The Self-Esteem-Destroying Effects Of Growing Up With ADHD

If you grew up with ADHD, you probably spent your childhood thinking there was something wrong with you— especially if your ADHD was undiagnosed. From a very young age, you were asked to stay still or stay attentive for long periods of time. Yet something inside you made this extremely difficult, despite how much you may have tried. As a result of your “bad behavior,” you were scolded, insulted, and punished by your parents and teachers.

Things probably didn’t improve much during adolescence unless you received a lot of support. Despite your ability to hyper-focus on your hobbies and interests, you may have struggled to shift your attention to less exciting tasks. Procrastination and missed deadlines were likely a regular occurrence. Your parents probably didn’t understand why you could spend hours enjoying video games, music, or sports without finding any time or focus for homework or chores.

Despite your desire to live up to other people’s expectations, your ADHD made that extremely difficult. Without appreciating how hard you were trying, your parents and teachers assumed you were lazy, unmotivated, or unintelligent. They scolded, reprimanded, and corrected you to stop behaviors they interpreted as willfully disobedient, despite your desire to please them.

The lasting mental health effects of growing up with untreated ADHD

If any of this sounds familiar, you’re not alone. By the age of ten, a child with ADHD hears an estimated 20,000 corrective or negative comments, according to Dr. Michael S. Jellinek, a psychiatry and pediatrics professor at Harvard Medical School.[1] A child who is exposed to so many invalidating judgments will inevitably internalize them.

The shame and low self-esteem that can result from growing up with ADHD are often carried into adulthood. They are also reinforced during college, in the workplace, and in a person’s personal relationships. This is especially true for individuals who are never given any tools to manage their ADHD. Sadly, feeling like a failure becomes their default mental state.

There are serious consequences to thinking this way. In addition to being a significant driver of depression, low self-esteem can also lead to anxiety as well as a preoccupation with people-pleasing. Some people invest so much energy in trying to make others happy that they lose sight of their own wants and needs. While they might imagine that being hard on themselves will spur personal growth, the opposite is usually true. Self-critical people often avoid failure and are less likely to challenge themselves. Their reluctance to try new things and their tendency to give up quickly stifle personal development.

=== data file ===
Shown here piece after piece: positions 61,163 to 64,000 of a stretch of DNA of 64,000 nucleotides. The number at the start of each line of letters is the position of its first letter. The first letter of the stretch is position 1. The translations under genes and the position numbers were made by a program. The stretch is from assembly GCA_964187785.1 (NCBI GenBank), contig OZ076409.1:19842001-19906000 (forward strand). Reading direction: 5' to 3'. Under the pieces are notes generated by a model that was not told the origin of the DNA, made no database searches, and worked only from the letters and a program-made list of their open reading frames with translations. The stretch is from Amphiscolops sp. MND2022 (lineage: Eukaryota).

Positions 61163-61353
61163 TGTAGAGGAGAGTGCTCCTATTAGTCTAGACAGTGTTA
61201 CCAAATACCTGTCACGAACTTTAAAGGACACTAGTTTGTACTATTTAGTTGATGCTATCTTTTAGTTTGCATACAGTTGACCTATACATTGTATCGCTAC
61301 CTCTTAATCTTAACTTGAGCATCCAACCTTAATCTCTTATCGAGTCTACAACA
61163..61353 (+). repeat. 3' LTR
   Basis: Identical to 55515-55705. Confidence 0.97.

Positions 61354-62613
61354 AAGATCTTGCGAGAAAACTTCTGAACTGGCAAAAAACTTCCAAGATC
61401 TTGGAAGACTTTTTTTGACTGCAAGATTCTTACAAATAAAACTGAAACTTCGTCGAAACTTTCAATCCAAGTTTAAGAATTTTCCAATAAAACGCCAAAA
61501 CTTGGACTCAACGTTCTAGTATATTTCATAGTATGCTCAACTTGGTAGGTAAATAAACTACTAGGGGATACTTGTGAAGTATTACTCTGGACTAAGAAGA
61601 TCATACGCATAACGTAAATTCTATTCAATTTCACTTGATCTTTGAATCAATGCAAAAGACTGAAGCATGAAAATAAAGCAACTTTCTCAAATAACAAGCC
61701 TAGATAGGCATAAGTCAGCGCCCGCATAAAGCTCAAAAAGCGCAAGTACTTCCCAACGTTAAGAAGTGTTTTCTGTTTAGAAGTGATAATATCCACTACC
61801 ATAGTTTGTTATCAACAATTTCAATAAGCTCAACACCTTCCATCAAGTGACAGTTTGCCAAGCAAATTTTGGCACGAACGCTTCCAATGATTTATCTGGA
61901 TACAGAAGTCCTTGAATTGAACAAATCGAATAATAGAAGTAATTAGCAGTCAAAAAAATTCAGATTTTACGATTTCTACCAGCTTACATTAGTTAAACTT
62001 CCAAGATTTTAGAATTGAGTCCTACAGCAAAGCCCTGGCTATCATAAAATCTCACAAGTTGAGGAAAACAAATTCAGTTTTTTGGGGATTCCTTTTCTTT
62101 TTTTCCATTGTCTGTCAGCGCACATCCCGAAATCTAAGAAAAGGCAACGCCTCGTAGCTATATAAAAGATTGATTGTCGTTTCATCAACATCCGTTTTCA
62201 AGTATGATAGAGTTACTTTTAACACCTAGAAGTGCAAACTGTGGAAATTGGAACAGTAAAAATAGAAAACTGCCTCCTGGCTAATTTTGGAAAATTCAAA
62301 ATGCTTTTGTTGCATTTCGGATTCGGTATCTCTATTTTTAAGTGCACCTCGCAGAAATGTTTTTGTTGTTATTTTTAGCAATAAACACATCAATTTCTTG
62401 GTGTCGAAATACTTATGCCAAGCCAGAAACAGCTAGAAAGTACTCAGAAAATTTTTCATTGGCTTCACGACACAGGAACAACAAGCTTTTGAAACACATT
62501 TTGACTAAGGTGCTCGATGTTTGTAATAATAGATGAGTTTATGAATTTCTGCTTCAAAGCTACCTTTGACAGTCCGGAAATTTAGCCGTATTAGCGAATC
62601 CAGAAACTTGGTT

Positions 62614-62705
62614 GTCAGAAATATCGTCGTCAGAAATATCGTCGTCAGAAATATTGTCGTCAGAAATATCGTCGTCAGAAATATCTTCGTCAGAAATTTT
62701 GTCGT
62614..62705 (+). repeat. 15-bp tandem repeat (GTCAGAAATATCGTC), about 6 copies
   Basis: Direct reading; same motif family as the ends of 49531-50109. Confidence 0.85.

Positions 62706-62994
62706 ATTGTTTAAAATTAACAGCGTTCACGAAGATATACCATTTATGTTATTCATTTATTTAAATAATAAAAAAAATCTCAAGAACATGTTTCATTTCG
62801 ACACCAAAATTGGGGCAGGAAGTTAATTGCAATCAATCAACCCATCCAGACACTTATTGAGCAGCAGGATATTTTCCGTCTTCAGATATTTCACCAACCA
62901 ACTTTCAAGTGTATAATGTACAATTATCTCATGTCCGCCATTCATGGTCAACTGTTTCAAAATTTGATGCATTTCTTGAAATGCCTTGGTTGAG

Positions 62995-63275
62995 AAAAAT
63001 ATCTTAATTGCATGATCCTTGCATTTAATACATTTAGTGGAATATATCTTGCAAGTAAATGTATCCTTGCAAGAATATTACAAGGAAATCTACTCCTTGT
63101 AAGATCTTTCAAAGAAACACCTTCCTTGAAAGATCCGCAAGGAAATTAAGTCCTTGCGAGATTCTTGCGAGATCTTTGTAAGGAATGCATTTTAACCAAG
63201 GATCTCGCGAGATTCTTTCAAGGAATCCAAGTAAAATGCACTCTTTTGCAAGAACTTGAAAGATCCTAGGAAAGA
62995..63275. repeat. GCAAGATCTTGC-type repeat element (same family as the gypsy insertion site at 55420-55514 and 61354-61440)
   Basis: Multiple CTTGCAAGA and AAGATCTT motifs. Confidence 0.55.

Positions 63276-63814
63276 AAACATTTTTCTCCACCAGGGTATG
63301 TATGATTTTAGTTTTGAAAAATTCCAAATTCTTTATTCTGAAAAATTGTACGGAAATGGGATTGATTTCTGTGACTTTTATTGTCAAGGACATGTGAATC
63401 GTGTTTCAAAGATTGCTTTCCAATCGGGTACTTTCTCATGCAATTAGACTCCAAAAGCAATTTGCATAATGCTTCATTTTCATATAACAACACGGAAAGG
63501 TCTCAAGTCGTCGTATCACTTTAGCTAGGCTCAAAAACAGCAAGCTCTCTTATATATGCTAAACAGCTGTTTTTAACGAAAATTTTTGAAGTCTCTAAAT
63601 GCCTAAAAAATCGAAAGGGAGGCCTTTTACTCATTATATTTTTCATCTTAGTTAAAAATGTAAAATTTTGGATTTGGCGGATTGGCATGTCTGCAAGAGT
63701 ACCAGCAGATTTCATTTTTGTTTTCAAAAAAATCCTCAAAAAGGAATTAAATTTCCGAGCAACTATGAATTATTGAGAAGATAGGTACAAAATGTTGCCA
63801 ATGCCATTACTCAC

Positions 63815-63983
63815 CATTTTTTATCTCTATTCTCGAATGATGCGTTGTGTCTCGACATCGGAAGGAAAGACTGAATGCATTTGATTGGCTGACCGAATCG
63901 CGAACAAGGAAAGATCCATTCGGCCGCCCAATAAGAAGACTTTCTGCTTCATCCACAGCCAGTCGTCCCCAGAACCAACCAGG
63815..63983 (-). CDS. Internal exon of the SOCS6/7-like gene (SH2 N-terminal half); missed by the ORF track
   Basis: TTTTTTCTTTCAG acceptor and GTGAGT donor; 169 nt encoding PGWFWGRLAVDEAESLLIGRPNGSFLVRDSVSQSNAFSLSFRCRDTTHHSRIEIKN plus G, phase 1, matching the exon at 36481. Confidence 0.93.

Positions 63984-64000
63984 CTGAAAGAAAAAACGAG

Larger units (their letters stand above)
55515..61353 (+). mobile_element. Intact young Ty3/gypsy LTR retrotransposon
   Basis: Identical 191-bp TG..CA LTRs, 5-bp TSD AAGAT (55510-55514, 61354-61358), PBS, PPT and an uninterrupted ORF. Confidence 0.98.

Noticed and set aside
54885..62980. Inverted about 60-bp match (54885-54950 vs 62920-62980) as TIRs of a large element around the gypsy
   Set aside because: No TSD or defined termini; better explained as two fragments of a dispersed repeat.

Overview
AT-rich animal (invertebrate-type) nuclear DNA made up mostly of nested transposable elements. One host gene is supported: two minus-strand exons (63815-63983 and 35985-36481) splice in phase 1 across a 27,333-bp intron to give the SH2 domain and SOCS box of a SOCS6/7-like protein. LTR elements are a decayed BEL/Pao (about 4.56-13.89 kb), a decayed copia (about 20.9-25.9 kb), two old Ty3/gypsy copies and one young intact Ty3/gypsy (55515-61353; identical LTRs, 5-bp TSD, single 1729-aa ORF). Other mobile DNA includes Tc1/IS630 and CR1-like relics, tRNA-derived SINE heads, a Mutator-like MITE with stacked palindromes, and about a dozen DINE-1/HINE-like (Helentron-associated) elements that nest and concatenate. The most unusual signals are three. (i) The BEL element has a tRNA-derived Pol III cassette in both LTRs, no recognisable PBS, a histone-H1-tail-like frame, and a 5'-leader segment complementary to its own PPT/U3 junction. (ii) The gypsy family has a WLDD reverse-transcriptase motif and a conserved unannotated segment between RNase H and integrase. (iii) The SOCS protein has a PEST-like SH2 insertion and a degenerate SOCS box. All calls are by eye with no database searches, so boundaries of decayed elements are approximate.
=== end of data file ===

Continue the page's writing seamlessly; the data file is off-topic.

Low self-esteem also causes some people with ADHD to hide their true selves. This makes it much harder for them to create and nurture deep relationships. It can also prevent them from seeking an ADHD diagnosis, asking for academic accommodations, or accepting support from a therapist or coach.

How to stop feeling like a failure as an adult with ADHD

It’s perfectly natural to get frustrated when things don’t go as you’d hoped. There’s also nothing wrong with wanting to become a better person. At the same time, continually looking down on yourself won’t help you improve yourself, nor will it make you feel any better.

You’re only human; it’s just not possible to avoid every mistake. Instead of trying to be perfect, accept that things will inevitably go wrong sometimes and try not to be so hard on yourself. You can practice self-compassion by cultivating the following three things within yourself:

1. Self-kindness

The next time you feel like you’ve failed, stop and consider whether you’re being too hard on yourself. Consider whether the thoughts going through your head (“I’ll never get this right” or “I am a failure”) are something you would say to your best friend. If they made the same mistake, would you tell them they are a terrible person who will never amount to anything? Or would you tell them it’s okay and not to worry about it?

2. Belief in a common humanity

It may look like everyone else has their lives together, but that’s only because people tend to showcase the good in their lives and hide the bad. Everyone struggles from time to time, and there are plenty of people who can empathize with what you’re going through.

3. Mindfulness

Despite what you may have heard, mindfulness doesn’t always mean sitting cross-legged and meditating. In the context of self-compassion, it just means taking a step back from stressful situations and viewing them more objectively. Making a mistake can be painful, but you don’t have to let uncomfortable emotions sweep you away. Instead, recognize that this is only a moment in time that will soon be over.

ADHD shame and depression is not permanent

It is impossible to avoid mistakes and challenges, but you do have control over how you respond to them and how you treat yourself. With a bit of self-compassion, you can learn to cope with obstacles related to your ADHD without burying yourself in shame and self-judgment.

As ADHD specialists, we help people counteract their ADHD depression and shame. By promoting self-compassion and dismantling internalized ableism, you can lead a happier life. Visit our ADHD treatment page for more information. You can also book a free 20-minute consultation call with Dr. Crystal I. Lee or Dr. Jenifer Goldman.


[1] Jellinek, 2010